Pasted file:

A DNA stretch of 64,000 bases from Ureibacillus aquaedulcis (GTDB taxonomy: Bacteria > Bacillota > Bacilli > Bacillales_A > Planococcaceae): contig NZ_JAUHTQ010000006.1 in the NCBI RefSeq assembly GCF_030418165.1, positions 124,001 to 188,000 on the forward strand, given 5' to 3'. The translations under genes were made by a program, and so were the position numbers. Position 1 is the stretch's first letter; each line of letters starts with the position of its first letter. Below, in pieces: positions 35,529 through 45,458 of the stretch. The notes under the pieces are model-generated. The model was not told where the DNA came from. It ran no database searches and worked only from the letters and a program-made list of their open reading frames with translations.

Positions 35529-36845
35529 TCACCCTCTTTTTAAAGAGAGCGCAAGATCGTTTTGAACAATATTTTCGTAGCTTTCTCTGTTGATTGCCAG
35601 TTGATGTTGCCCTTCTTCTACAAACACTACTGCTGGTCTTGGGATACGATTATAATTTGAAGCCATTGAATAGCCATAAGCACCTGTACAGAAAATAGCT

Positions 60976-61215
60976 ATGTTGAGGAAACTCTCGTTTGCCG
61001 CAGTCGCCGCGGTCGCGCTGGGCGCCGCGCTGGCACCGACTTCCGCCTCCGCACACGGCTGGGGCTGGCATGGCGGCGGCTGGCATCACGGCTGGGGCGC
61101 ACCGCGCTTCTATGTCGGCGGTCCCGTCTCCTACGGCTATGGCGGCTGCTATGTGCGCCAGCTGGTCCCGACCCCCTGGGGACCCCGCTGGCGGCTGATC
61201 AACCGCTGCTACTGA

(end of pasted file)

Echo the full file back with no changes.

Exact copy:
A DNA stretch of 64,000 bases from Ureibacillus aquaedulcis (GTDB taxonomy: Bacteria > Bacillota > Bacilli > Bacillales_A > Planococcaceae): contig NZ_JAUHTQ010000006.1 in the NCBI RefSeq assembly GCF_030418165.1, positions 124,001 to 188,000 on the forward strand, given 5' to 3'. The translations under genes were made by a program, and so were the position numbers. Position 1 is the stretch's first letter; each line of letters starts with the position of its first letter. Below, in pieces: positions 35,529 through 45,458 of the stretch. The notes under the pieces are model-generated. The model was not told where the DNA came from. It ran no database searches and worked only from the letters and a program-made list of their open reading frames with translations.

Positions 35529-36845
35529 TCACCCTCTTTTTAAAGAGAGCGCAAGATCGTTTTGAACAATATTTTCGTAGCTTTCTCTGTTGATTGCCAG
35601 TTGATGTTGCCCTTCTTCTACAAACACTACTGCTGGTCTTGGGATACGATTATAATTTGAAGCCATTGAATAGCCATAAGCACCTGTACAGAAAATAGCT

Positions 60976-61215
60976 ATGTTGAGGAAACTCTCGTTTGCCG
61001 CAGTCGCCGCGGTCGCGCTGGGCGCCGCGCTGGCACCGACTTCCGCCTCCGCACACGGCTGGGGCTGGCATGGCGGCGGCTGGCATCACGGCTGGGGCGC
61101 ACCGCGCTTCTATGTCGGCGGTCCCGTCTCCTACGGCTATGGCGGCTGCTATGTGCGCCAGCTGGTCCCGACCCCCTGGGGACCCCGCTGGCGGCTGATC
61201 AACCGCTGCTACTGA